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  32. The Necessity or Expediency of the Churches Inquiring Into the Writings of David Hume Esquire and Calling the Author to Answer Before the Spiritual Courts. [REVIEW]Kenneth Stunkel - 2017 - The European Legacy 22 (4):511-512.
  33. Hume: An Intellectual Biography. [REVIEW]John P. Wright - 2017 - British Journal for the History of Philosophy 25 (4):823-832.
    This is a review article discussing James Harris’s excellent study of David Hume’s full philosophical career including his epistemology, moral philosophy, politics, economics, religion, and history. Harris argues against a common view that in his later writings Hume is merely working out and developing the ideas of his Treatise of Human Nature. He even argues that Hume’s two Enquiries are substantially new works and not mere recasting of his youthful Treatise. Harris writes that philosophy for Hume is a ‘a style (...)
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  34. Whence the Chemistry of Hume’s Mind? [REVIEW]Miren Boehm - 2016 - Hume Studies 42 (1/2):241-242.
    Reading Tamás Demeter's recent book, "David Hume and the Culture of Scottish Newtonianism," feels like visiting a curiosity shop. There are some general themes that are meant to harmonize the work, such as the emphasis on the conceptual and methodological unity of natural and moral philosophy. This merging of cultures of inquiry is nicely illustrated with the case study of anger in the period. There is the main thesis: that Hume's science of mind was influenced, not as much by Newton's (...)
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  35. Humean Eyes ('One Particular Shade of Blue').Angela Coventry & Emilio Mazza - 2016 - Cogent Arts and Humanities 3 (1).
    Why do Humean eyes matter? The subject of David Hume’s eyes and face leads us into some unexpected curiosities connected with events in his life and written works. We outline the scholars’ propensity to describe the face of their favourite philosopher and spread upon it their personal reading of his life and writings. We ask questions about portraits, their resemblance to the original as a standard of beauty. We survey eighteenth-century physiognomy, and the humourous paradox of the “fat philosopher,” both (...)
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  36. David Hume and the Culture of Scottish Newtonianism.Tamas Demeter - 2016 - Brill.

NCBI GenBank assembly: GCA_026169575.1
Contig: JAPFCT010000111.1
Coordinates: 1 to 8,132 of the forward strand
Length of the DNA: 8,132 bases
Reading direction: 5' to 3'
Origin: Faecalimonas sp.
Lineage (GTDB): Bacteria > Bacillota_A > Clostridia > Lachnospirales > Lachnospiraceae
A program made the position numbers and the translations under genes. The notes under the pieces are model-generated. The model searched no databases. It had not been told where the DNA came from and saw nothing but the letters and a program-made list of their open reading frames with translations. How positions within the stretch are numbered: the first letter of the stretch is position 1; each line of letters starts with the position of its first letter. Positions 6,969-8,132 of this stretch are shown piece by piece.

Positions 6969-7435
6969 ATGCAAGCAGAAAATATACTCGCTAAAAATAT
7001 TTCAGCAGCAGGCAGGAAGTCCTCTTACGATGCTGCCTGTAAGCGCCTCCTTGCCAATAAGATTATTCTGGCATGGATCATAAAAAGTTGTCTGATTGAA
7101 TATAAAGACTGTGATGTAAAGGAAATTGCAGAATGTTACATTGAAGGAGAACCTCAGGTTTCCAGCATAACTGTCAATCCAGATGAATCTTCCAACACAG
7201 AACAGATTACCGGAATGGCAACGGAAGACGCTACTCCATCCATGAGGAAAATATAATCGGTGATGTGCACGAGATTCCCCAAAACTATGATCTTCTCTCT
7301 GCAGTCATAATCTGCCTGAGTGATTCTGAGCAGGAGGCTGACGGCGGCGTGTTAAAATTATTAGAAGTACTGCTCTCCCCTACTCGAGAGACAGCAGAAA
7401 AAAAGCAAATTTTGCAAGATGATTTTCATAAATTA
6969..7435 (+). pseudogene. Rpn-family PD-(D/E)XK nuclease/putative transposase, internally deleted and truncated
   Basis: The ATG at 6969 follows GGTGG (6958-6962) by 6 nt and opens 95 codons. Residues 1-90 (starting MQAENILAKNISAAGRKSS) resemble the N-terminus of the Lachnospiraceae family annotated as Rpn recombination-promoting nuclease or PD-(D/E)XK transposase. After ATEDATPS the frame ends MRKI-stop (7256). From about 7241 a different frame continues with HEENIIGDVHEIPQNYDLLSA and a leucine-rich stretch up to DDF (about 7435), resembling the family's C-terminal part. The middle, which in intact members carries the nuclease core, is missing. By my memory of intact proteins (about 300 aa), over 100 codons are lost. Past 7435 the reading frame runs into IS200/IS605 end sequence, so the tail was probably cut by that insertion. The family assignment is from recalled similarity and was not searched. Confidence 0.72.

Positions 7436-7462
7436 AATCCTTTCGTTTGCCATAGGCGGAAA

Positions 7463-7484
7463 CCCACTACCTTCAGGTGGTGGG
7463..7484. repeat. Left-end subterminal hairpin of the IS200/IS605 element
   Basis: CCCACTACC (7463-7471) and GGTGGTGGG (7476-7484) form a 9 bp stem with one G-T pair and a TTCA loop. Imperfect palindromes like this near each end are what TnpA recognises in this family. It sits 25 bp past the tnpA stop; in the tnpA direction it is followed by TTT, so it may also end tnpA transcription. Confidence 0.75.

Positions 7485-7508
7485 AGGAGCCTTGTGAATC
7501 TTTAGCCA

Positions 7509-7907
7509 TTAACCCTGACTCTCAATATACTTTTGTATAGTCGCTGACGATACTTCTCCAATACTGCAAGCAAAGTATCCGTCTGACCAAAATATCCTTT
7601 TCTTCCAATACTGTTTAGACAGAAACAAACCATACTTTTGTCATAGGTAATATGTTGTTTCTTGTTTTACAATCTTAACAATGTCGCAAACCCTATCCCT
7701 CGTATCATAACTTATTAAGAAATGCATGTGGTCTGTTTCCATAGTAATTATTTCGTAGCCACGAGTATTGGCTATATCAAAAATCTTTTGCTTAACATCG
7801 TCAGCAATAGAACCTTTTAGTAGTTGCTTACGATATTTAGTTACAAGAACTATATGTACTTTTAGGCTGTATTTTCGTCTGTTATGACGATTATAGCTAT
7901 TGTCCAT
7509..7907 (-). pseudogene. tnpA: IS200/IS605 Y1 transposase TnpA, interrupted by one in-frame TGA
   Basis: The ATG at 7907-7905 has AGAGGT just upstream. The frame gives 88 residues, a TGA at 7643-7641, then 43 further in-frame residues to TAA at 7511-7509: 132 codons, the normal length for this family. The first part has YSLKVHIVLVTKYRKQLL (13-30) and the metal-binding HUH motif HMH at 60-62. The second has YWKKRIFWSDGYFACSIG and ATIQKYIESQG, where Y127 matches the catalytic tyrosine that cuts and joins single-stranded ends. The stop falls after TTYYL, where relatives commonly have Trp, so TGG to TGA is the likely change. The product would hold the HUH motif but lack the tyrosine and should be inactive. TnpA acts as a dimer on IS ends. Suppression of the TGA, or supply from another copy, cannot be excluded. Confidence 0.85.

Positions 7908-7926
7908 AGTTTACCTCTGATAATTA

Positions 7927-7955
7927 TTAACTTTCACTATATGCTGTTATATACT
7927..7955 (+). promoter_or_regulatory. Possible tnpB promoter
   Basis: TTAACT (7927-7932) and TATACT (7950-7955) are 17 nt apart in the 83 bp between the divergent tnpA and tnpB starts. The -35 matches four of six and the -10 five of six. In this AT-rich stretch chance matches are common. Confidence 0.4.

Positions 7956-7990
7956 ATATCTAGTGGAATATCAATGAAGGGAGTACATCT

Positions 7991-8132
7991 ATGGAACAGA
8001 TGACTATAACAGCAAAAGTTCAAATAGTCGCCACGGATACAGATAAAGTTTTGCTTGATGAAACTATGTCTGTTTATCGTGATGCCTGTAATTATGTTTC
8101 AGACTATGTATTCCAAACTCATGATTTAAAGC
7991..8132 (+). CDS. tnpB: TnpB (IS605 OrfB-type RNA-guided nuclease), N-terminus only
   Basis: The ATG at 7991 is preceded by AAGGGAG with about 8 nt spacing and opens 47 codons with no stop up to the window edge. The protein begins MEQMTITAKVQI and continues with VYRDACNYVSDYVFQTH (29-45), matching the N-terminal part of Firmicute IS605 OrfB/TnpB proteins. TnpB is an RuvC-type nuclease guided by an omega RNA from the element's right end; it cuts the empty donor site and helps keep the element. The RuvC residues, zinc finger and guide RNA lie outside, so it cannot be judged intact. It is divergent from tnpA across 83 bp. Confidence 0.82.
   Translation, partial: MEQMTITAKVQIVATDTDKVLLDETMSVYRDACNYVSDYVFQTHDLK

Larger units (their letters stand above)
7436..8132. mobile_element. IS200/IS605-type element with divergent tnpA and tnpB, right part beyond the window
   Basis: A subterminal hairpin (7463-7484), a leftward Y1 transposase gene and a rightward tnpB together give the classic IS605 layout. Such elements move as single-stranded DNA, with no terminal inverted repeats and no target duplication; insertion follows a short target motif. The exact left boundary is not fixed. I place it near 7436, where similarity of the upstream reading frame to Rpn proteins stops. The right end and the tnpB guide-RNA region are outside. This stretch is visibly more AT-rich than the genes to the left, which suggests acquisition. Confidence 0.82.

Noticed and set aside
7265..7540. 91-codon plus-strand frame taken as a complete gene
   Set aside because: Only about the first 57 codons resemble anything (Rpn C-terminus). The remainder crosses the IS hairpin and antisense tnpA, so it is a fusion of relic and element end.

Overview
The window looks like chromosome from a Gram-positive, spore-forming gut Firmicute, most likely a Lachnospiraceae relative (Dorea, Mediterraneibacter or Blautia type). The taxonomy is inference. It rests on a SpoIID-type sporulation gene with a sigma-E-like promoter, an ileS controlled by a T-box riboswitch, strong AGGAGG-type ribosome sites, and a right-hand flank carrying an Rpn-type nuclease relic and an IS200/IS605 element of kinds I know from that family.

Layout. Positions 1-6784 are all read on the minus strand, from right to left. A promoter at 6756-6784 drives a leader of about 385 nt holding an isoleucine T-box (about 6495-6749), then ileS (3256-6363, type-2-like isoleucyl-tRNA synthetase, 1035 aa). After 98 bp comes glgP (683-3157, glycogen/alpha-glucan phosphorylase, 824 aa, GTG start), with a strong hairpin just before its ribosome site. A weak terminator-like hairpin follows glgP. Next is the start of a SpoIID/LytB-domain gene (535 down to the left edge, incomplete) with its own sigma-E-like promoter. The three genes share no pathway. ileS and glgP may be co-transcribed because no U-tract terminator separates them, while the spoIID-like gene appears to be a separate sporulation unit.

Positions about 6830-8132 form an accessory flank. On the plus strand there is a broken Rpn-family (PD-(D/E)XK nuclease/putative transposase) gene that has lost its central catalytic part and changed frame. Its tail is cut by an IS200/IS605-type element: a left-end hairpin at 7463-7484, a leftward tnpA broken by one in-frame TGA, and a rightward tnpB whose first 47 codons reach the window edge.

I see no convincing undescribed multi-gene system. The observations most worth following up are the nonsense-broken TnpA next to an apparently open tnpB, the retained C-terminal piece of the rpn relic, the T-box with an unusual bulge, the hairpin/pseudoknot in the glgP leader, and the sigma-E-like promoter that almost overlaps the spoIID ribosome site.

37. Hume and the Politics of Enlightenment. [REVIEW]Kevin S. Honeycutt - 2016 - Review of Metaphysics 70 (2).
  38. James Harris, Hume: An Intellectual Biography.Wade L. Robison - 2016 - Journal of Scottish Philosophy 14 (2):137-151.
  39. Review of James Harris, Hume: An Intellectual Biography. [REVIEW]Paul Russell - 2016 - Notre Dame Philosophical Reviews 1.
    James A. Harris's biography of David Hume is the first such study to appear since Ernest Mossner's The Life of David Hume (1954). Unlike Mossner, Harris aims to write a specifically "intellectual biography", one that gives "a complete picture of Hume's ideas" and "relates Hume's works to the circumstances in which they were conceived and written" (vii). Harris's study turns on four central theses or claims about the character of Hume's thought and how it is structured and developed. The claims (...)
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  40. Re-Placing Hume. [REVIEW]Jon K. Burmeister - 2015 - Research in Phenomenology 45 (1):161-167.
  41. Scottish Philosophy in the Eighteenth Century, Volume I: Morals, Politics, Art, Religion.Aaron Garrett & James A. Harris (eds.) - 2015 - Oxford University Press.
    This new history of Scottish philosophy will include two volumes that focus on the Scottish Enlightenment. In this volume a team of leading experts explore the ideas, intellectual context, and influence of Hutcheson, Hume, Smith, Reid, and many other thinkers, frame old issues in fresh ways, and introduce new topics and questions into debates about the philosophy of this remarkable period. The contributors explore the distinctively Scottish context of this philosophical flourishing, and juxtapose the work of canonical philosophers with contemporaries (...)
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  42. Hume: An Intellectual Biography.James A. Harris - 2015 - Cambridge University Press.
    This is the first book to provide a comprehensive overview of the entire career of one of Britain's greatest men of letters. It sets in biographical and historical context all of Hume's works, from A Treatise of Human Nature to The History of England, bringing to light the major influences on the course of Hume's intellectual development, and paying careful attention to the differences between the wide variety of literary genres with which Hume experimented. The major events in Hume's life (...)